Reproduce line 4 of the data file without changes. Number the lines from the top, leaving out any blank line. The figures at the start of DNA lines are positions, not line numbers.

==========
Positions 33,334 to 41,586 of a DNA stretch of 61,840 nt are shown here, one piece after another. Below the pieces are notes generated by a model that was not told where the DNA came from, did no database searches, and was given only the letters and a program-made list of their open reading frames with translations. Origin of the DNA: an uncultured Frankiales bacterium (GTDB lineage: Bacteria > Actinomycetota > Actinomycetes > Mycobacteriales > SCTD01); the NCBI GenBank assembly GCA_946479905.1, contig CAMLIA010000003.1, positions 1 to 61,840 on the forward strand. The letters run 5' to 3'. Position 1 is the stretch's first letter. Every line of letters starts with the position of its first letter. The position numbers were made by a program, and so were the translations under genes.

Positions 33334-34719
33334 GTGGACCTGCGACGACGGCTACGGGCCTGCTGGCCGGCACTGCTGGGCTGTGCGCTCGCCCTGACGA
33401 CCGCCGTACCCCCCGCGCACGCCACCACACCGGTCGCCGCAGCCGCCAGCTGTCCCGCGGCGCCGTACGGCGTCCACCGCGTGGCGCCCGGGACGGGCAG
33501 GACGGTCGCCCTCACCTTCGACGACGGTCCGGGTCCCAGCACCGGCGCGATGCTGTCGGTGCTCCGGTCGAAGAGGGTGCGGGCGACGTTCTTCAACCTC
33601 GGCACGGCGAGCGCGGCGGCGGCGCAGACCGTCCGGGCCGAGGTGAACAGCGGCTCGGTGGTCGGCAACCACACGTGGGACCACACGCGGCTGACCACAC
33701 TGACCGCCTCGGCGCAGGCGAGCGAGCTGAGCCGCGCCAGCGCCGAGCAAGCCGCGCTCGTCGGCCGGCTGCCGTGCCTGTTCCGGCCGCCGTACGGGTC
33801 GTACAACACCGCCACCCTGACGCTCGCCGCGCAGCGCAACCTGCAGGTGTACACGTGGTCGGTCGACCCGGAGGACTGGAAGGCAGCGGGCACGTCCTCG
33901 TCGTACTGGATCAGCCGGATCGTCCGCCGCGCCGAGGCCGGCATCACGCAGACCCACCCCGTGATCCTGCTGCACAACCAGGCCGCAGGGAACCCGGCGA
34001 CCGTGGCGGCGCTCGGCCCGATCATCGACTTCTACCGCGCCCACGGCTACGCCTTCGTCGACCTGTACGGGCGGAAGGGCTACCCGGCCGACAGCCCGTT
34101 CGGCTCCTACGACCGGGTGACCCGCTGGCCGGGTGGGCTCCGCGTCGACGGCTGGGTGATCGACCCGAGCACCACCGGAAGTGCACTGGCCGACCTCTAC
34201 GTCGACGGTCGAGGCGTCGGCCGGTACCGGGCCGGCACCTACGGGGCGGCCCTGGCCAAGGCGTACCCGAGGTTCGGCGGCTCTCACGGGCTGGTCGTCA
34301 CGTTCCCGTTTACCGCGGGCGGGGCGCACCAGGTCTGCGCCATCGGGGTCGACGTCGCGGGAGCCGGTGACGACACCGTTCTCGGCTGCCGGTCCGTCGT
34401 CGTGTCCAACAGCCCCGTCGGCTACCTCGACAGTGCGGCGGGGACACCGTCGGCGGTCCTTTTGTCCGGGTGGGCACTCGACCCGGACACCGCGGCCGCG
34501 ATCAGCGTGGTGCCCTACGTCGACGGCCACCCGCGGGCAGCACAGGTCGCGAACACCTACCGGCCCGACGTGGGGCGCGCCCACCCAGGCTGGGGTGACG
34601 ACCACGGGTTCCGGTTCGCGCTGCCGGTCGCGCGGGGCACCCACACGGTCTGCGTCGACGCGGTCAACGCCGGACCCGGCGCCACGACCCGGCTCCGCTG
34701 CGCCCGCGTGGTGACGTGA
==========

33401 CCGCCGTACCCCCCGCGCACGCCACCACACCGGTCGCCGCAGCCGCCAGCTGTCCCGCGGCGCCGTACGGCGTCCACCGCGTGGCGCCCGGGACGGGCAG